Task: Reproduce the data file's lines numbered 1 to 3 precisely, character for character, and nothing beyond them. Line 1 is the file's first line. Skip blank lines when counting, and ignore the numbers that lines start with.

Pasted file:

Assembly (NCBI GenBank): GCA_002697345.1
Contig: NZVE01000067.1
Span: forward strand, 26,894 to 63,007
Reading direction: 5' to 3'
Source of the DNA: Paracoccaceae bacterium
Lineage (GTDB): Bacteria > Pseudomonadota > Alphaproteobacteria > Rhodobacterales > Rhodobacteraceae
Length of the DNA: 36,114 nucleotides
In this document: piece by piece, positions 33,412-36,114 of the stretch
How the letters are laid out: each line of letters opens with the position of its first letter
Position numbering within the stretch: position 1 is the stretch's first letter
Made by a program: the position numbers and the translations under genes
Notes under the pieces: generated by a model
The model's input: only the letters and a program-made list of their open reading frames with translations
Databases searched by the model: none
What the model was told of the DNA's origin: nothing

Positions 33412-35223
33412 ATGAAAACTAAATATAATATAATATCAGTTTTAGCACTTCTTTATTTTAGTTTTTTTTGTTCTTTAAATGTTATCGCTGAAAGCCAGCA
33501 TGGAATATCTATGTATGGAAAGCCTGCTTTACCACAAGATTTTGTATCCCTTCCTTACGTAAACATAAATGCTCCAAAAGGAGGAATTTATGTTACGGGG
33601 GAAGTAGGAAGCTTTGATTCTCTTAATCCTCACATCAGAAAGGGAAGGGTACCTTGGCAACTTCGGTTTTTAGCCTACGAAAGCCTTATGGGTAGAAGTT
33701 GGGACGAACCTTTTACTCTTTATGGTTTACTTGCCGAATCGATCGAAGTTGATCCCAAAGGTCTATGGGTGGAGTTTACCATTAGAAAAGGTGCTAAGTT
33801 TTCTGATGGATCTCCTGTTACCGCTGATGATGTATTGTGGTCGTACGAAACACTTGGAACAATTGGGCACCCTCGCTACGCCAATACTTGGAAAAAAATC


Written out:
Assembly (NCBI GenBank): GCA_002697345.1
Contig: NZVE01000067.1
Span: forward strand, 26,894 to 63,007